My family has just returned from a trip to Israel. Before we departed on our trip I had several friends that were concerned for our safety. At no time did I feel that my safety or my family were in any danger. In fact quite the opposite.
We rented an apartment in the heart of the city about a few hundred yards from the sea. Many nights I would walk to the store, a female alone and never felt afraid. Instead I felt like I was part of a community. Tel Aviv is a night city. Restaurants, pubs, grocery stores are all open late. I actually felt safer in Tel Aviv at night than walking in downtown Wailuku at night.
There are many differences between my Maui life and staying in Tel Aviv, Israel. We travel to visit family. One aspect I love is that you will not find big box stores. Instead you’ll find neighborhood bakeries, butcher shops, florists, wine shops and grocery stores. To shop for dinner you stop and shop at each of these stores all privately owned. You walk also and just buy what you need. Even in a big city like Tel Aviv – I love this aspect of city life.
I LOVED driving in Israel. It’s highly defensive driving. Traffic lights turn yellow BEFORE the light turns green. And when the light is green it flashes three times before it turns red. No one runs a red light. Everyone quickly honks to call attention to you to move or to let you know their passing and leaving only a inch or two between you and them. Each move is taken carefully, quickly and with a calculated move. No time or space is wasted. No one drives with anger or with a selfish thought. And everyone stops for people crossing the street.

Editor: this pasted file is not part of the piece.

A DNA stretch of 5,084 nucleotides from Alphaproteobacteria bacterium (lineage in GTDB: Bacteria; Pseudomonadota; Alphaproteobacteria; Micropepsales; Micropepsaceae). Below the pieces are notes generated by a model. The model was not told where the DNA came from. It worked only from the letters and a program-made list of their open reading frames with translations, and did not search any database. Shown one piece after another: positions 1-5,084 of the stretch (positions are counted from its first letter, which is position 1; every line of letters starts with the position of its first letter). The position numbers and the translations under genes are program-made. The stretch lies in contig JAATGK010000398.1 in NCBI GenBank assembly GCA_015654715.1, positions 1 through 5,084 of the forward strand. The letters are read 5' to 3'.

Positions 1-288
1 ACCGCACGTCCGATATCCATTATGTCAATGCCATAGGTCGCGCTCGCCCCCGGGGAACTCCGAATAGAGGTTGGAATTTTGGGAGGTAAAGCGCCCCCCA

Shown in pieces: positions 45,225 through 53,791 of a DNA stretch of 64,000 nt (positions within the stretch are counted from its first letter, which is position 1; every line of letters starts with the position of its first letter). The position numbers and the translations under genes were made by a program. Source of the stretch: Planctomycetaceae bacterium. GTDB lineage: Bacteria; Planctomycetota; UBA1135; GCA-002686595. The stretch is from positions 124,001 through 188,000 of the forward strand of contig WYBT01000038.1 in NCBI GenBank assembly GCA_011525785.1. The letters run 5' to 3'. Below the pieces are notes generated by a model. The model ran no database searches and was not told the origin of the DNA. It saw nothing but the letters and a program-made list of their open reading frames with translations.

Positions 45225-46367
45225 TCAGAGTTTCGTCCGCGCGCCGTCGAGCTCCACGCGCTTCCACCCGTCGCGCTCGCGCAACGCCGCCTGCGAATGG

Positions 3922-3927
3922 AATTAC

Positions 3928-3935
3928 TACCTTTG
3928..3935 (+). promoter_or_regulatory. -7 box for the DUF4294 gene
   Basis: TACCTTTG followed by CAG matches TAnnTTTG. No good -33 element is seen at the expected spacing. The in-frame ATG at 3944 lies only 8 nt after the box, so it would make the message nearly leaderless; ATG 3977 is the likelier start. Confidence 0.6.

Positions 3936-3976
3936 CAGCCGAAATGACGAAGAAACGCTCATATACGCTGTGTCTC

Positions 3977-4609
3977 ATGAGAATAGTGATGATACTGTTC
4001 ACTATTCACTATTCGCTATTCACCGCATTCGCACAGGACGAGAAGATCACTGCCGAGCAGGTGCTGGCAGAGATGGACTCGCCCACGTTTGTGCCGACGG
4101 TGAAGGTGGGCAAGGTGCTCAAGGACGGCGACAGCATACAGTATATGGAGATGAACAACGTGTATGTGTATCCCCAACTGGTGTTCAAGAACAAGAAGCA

Shabbat is the most important Jewish holiday that comes each week, sunset Friday to sunset Saturday. The entire city shuts down. Buses, all stores and and no business is conducted. Parks are filled with families and friends. Everyone takes a break from their regular routine. Flower vendors popup everywhere on Friday morning. It’s such a nice break.
Time spent with family is the reason for our trip. It’s so good to stop and spend time together. Coming to Israel has a special meaning. Thanks for reading.